Written on . Posted in Buckhurst Hill, Chigwell, Commercial properties, Community, Councillors, Crime and safety, Environmental health, Epping, Licensing, Local business, Loughton, Older people, Ongar, Our activities, Our countryside, Out and about, Private housing, Prosecutions, Regulations, Residents, Supporting business, Waltham Abbey, Young people, Your area, Your community, Your council, Your environment, Your home

Epping Forest District Council successfully prosecuted and fined Mr Veli Bunul £21,575, when found operating an unlicensed house in multiple occupation (HMO) and breaching legislation designed to protect tenants.

HMO Licence

The Council was called to inspect a three storey family town house in Tillingham Court Waltham Abbey, found to be occupied by three separate families, each with young children, all sharing one kitchen and two bathrooms.

Potential tragedy

Housing 11 occupants, the property was overcrowded, had inadequate fire precautions or a safe means of escape in event of an emergency.

Basildon Magistrates court was particularly concerned about these failings which could have potentially led to lives being at risk and tragic circumstances.

The Court heard that Mr Bunul of Chase Side, London E14 had ignored all of Epping Forest District Council’s warnings about his responsibilities to licence the property and his obligation to make it safe.

He alleged he was unaware that the property was being occupied by several families, claiming someone else collected the rent on his behalf. The court did not find this a reasonable excuse and so carried his conviction alongside a hefty fine.

Zero tolerance

Housing Portfolio Holder, Councillor Syd Stavrou said, “We will not tolerate landlords who rent properties which fail to meet standards.  The Council has a commitment to ensure that private landlords in the Epping Forest district do not take financial advantage of vulnerable tenants and put their lives at risk.  We will not hesitate to prosecute landlords who show a disregard for the law and their responsibilities towards occupants”.

New licensing rules

The Government are bringing in an extension to the  current licensing regime. From 1 April 2018, any property with five or more people from two or more households will require a licence regardless of how many floors there are in the property.

Landlords must comply with licence conditions to ensure properties are safe for the amount of people occupying them. In addition, minimum space requirements are to be imposed to prevent exploitation by overcrowding.

Advice to Landlords

Landlords that currently operate a licensable HMO in Epping Forest District (3 or more storeys, occupied by 5 or more people living as 2 or more households) but do not currently hold a licence should contact the Council’s Private Sector Housing Team immediately to avoid prosecution.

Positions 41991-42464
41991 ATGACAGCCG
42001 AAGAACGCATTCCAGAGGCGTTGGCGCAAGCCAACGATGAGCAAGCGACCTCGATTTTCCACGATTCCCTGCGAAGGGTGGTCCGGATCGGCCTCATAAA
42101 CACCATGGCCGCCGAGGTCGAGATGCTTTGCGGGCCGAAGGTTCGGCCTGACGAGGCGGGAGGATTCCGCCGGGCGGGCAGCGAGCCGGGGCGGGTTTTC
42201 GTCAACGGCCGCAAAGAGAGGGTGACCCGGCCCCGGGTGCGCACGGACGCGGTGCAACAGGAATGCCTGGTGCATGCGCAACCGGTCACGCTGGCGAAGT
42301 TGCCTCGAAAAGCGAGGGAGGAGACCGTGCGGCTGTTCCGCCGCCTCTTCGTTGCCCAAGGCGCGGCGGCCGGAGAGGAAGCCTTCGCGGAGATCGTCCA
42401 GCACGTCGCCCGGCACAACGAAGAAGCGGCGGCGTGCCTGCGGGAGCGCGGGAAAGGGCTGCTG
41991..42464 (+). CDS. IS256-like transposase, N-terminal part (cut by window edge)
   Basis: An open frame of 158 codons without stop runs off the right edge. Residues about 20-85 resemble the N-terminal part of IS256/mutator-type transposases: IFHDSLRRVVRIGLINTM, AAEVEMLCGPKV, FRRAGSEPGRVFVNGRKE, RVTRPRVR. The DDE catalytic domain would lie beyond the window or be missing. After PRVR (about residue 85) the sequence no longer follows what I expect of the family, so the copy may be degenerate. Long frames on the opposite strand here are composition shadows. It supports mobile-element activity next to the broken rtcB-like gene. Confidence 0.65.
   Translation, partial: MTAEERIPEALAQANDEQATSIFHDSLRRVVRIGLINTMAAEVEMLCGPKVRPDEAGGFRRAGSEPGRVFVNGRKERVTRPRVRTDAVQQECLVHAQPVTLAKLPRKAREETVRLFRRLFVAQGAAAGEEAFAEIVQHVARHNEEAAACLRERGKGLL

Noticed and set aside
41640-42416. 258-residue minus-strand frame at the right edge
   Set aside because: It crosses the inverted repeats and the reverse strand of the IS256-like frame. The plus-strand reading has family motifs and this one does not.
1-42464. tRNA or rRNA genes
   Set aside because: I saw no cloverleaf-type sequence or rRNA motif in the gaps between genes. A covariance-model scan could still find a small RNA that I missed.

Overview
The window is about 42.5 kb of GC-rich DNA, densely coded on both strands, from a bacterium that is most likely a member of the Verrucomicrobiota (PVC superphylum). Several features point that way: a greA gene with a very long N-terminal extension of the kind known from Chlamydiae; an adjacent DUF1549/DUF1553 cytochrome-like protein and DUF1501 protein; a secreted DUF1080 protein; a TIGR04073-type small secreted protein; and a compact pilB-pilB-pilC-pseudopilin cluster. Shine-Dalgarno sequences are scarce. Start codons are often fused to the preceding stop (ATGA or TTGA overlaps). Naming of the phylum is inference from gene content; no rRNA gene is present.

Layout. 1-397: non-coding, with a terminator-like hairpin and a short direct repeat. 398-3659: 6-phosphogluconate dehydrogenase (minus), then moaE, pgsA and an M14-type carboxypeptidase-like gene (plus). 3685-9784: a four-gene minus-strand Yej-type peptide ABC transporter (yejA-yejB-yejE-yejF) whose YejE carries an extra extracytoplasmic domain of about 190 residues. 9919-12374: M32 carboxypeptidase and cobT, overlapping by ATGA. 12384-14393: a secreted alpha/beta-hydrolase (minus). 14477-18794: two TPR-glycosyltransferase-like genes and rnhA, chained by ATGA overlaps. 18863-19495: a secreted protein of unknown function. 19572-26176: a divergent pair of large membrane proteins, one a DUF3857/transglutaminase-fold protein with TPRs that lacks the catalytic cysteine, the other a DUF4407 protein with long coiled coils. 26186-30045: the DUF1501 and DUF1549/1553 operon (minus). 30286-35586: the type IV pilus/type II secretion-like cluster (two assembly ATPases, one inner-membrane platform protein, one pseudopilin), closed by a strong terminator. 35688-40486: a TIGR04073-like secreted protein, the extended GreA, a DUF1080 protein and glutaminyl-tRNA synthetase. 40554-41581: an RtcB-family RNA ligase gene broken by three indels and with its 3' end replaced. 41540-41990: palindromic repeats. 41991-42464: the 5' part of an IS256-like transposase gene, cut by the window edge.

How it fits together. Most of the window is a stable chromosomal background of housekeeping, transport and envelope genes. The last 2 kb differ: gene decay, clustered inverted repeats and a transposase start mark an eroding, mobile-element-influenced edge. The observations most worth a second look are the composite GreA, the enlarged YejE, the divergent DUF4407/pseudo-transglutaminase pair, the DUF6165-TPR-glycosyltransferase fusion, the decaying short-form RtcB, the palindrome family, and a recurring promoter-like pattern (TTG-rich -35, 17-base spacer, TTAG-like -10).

Anyone operating such an HMO without the appropriate licence is committing an offence, risks a criminal record and an unlimited fine on summary conviction.

Other landlords operating or thinking of operating an HMO that will fall under the new licensing regime from 1 April 2018 are encouraged to contact the Private Sector Housing Team for further information and advice.

Advice to tenants

If you think you may be living in a property that requires a licence and one is not displayed in the property, or you are concerned about the property conditions, please contact the Private Sector Housing team on the details below.

Contact

Pair found guilty of damaging protected oak trees

Written on . Posted in Community, Conservation and listed buildings, Crime and safety, Democracy, Environmental health, Media, Our activities, Our countryside, Out and about, Private housing, Prosecutions, Regulations, Residents, Trees and landscapes, Uncategorized, Your area, Your council, Your environment, Your money

Mr Mark William Wright of Abridge and Mr Danny James Swift of Romford Essex were each found guilty of causing, or permitting works to 2 oak trees protected by a Tree Preservation Order (TPO).

Damaged Oak trees Abridge

Unauthorized works

In June 2017 tree and landscape officers were notified of work that had been carried out to the branches of 2 oak trees on land adjacent to Tudor Oak 9a London Road Abridge Essex.

Officers were aware in March 2017 permission had been granted for limited work to be carried out to the trees, but upon inspection in June they found branches on both oaks had been far more excessively cut than authorized.

This ultimately caused serious damage to both trees and increases the risk of decay. No consent would have been given for the extent of the work carried out.

Further investigation  

Further investigation revealed that permitted work had been carried out to the trees in May 2017 by council contractors, who had spoken to Mr Wright at that time and informed him that the trees were the subject of a Tree Preservation Order.

When interviewed under caution both confirmed Mr Wright had employed Mr Swift to carry out the unauthorized work and that neither had checked with the council as to whether the trees were protected.

Damaged Oak trees Abridge

Over £3000 worth of fines

8 February 2018 at Chelmsford Magistrates both Mr Mark William Wright of Tudor Oak 9a London Road Abridge Essex and Mr Danny James Swift of Highfield Road Collier Row Romford Essex were each found guilty of causing or permitting works to 2 oak trees protected by a Tree Preservation Order without the authorisation of Epping Forest District Council.

Having attended court although leaving before the hearing, the Magistrates accepted that Mr Wright had intended to plead guilty and he was fined £440 for each tree and ordered that he pay a contribution towards the Council’s prosecution costs of £600.

Mr Swift was fined £660 for each tree and ordered to pay a contribution towards the Council’s prosecution costs of £600.

More information

For any inquiries regarding tree protection orders (TPOs) and conservation areas please contact

Businesses beware bogus Council Officers